Behind every great design is an even greater story. Today we’d like to introduce you to Palmer Dean, founder and CEO of Dallas-based apparel company OutlineTheSky.

When we first spoke with Palmer in 2013 he was running OutlineTheSky from home, on his iPad, as a side job. But what started as hometown pride quickly grew into a profitable apparel business with 100% YoY growth. Read on to hear how an adaptable, location-based product and strategic networking helped Palmer attract over 100 new distributors in the past year.

Palmer Dean

Made in Dallas

Palmer knew how to run an apparel business in Dallas. Having lived there his whole life, he knew in which stores he should sell his shirts, and to which media and influencers he needed to reach out. And his Dallas skyline t-shirts tugged at the heartstrings of Texas natives who loved repping their city.

>> Check out some of our favorite Texas t-shirt designs

But local success wasn’t enough for Palmer, who dreamed of creating a nationally-recognizable clothing brand that sold more than “just t-shirts.” Palmer began to add other items to his skyline repertoire, including super-soft hoodies, beanies and other street-chic options in various colors, sizes and styles. Once he had a range of products to offer, Palmer decided to expand past eCommerce and into the wholesale environment. Thanks to the adaptability of the skyline motif, he knew there would be a market in nearly any city he chose. The hard part was finding the audience in each city. So Palmer crafted a foolproof method to get retailers looking his way.

  1. Put together a kick-ass media kit
    A media kit shows who your brand is and what you are all about. Include a line sheet of products you offer, photos of designs and a list of clients you’ve worked with. This is your chance to define your brand and prove you’re not some B.S. company. Having a clear brand identity is a must.
  2. Curate a list of clients to target
    It’s super important to think about what the best markets are for your product and to drill into these. Think about location, industry and demographics. Finding an audience you can connect to will yield the best results.
  3. Distribute the media kit to targeted clients
    You’re going to have to be persistent! Follow-up two, three, even four times if you have to. Show them you believe in your product. Linkedin is a great tool to connect with valuable people in your industry.

Palmer’s method worked wonders for OutlineTheSky. The apparel brand got picked up by workout studio chain Barre3, followed by fifteen additional clients referred through Barre3.


Hyped off his success with Barre3, Palmer took a risk and reached out to a buyer from athletic retail mecca Dick’s Sporting Goods. It was a longshot pitching a local clothing brand to a Fortune 500 corporation, but after three months of persistent outreach, Palmer won the account. OutlineTheSky’s namesake t-shirts are now sold in 200 Dick’s Sporting Goods stores across ten different cities, with plans to add more products in coming months.


Connections, connections, connections

More than just profit came out of the partnership with Dick’s. A few months after Dick’s picked up OutlineTheSky, Palmer received an email from artist Travis Hanson. Travis loved the sleek skyline t-shirts he saw in Dick’s and wanted to work with Palmer to help evolve the promising motif. Like a business Cinderella story, the two hit it off perfectly—Travis is now OutlineTheSky’s first art director.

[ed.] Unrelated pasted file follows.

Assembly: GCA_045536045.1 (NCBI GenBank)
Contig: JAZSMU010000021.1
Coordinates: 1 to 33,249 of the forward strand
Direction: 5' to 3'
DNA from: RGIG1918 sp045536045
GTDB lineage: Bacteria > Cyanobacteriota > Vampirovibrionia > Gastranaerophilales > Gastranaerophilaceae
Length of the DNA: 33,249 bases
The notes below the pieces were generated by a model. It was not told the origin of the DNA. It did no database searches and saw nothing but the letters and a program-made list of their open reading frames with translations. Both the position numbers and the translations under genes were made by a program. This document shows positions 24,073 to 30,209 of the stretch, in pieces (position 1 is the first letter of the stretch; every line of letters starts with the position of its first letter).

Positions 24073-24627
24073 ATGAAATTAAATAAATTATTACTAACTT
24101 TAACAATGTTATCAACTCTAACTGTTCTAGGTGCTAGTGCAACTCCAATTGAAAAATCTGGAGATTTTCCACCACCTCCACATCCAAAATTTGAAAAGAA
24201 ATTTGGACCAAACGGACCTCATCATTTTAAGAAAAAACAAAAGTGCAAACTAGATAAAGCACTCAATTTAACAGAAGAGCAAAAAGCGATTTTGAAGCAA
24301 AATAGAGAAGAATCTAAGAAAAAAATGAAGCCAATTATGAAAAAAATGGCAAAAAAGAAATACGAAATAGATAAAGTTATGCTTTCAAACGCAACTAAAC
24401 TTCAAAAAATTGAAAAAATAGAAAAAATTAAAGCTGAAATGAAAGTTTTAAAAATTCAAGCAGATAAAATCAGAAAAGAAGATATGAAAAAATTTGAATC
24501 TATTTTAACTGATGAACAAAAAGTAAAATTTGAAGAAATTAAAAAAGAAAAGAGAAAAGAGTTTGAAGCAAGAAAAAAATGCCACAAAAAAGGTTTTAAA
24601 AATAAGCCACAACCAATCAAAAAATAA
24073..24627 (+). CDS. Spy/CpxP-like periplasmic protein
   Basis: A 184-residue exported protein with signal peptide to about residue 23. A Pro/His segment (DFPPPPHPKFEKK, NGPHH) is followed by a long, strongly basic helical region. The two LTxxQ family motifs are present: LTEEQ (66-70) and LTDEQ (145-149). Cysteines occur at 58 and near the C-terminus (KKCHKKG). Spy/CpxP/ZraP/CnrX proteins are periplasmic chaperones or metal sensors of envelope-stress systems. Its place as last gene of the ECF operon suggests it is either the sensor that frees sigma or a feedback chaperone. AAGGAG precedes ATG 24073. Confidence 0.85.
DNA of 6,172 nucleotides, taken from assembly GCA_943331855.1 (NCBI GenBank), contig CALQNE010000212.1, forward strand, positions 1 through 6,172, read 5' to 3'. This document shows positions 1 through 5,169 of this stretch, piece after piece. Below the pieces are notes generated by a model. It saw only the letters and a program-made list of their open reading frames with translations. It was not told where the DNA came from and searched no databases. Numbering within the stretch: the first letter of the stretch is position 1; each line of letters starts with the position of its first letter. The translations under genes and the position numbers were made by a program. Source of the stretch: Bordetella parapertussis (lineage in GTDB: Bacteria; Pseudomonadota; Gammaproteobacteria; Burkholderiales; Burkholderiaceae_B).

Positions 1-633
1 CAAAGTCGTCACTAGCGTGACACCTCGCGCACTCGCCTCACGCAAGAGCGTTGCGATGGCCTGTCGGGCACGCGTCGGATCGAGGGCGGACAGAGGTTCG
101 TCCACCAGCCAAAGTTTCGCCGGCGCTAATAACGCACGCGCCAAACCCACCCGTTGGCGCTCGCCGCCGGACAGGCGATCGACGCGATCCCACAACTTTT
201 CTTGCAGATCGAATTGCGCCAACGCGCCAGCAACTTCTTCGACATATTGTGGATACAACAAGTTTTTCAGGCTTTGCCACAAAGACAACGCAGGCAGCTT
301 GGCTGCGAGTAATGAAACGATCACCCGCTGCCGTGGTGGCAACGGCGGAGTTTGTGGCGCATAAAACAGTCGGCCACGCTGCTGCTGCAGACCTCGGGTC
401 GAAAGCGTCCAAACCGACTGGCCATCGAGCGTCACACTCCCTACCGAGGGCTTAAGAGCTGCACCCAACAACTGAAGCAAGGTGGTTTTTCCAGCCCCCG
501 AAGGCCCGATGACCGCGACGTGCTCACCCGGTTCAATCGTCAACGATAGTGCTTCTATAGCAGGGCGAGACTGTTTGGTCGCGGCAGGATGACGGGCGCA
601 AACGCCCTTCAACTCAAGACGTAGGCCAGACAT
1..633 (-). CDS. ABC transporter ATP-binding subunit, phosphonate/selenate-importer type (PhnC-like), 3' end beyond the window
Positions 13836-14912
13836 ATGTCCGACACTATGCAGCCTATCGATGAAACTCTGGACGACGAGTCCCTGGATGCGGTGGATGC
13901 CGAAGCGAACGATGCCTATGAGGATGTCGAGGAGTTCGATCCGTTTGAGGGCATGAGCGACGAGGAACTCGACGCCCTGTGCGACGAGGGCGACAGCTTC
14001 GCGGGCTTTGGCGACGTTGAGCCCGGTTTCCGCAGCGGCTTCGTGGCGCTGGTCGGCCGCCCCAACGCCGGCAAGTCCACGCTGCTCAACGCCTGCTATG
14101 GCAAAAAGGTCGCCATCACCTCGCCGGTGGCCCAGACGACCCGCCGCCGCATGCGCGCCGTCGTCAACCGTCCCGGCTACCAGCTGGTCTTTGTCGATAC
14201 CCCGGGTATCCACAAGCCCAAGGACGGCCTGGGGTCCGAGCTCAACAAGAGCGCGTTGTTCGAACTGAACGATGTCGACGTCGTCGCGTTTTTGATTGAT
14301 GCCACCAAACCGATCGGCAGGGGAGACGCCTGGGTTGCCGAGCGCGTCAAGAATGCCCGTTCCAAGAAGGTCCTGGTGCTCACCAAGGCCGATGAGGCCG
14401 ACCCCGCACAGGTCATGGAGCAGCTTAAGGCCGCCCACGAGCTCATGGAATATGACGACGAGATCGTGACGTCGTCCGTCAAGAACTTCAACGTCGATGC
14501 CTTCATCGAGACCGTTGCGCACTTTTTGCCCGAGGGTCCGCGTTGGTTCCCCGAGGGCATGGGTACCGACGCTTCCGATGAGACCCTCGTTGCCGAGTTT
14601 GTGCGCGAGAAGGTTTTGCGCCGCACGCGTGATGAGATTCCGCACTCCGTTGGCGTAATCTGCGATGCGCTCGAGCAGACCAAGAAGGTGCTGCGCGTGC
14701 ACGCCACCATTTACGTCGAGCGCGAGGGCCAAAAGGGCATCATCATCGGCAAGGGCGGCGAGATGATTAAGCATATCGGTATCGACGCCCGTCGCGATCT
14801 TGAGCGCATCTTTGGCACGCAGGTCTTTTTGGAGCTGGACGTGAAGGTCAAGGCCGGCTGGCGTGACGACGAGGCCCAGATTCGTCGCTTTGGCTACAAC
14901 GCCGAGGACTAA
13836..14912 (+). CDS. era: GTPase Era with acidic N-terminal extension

Palmer has built a network of people who believe in OutlineTheSky. By sending “swag bombs” full of OutlineTheSky’s branded merchandise to celebrities and influencers, Palmer is able to continually reach new audiences, earning OutlineTheSky nearly 8,000 Instagram followers and 10,000 Facebook likes.

“Work with people who understand your brand and want to get involved. You want to create a brand where you all believe in your product.” —Palmer Dean

A solid visual identity has been key in OutlineTheSky’s growth. Without this recognizable brand, there would be nothing for customers to latch onto, which is what led Palmer to patent his design from 99designs this past year. He even had it painted on the wall of OutlineTheSky’s new office in the heart of Dallas’ art district!


Tips for successful scaling

  1. Pay attention to your needs and adjust as necessary
    OutlineTheSky started as a free Shopify site, which Palmer managed from his iPad. But as the company grew and expanded from t-shirts to all different kinds of street apparel, this was no longer a viable way of running a business. Know when you can wing it and when it’s time to bring in the graphic designers (hint hint).
  2. Choose your battles
    Rather than spreading himself thin across many different markets, Palmer focused on finding success in the sports apparel arena. To begin with, focus on a single market you know well—you can replicate your learnings in other markets later on.
  3. Respond to your followers
    Palmer continually reaches out to his eCommerce customers asking for feedback on products and asking which designs they’d like to see next. Listening to what your customers want will help you sell, and you can’t grow as a company if you don’t have a product that’s selling.

To the future, and beyond

So what’s next for OutlineTheSky? Palmer hopes to push his brand past “just streetwear” and expand into customized products. New items are set to launch this spring and summer that evolve beyond the skyline motif. Although that imagery built the company’s foundation, Palmer sees moving past it as a necessary step in building a comprehensive brand.

“It’d be like if all Nike ever did was the swoosh. If you want to continually grow and be a thriving brand you need different selections and different things to avoid becoming stagnant and failing.”

On that note, may you all go and live Palmer’s personal motto: go do epic shit.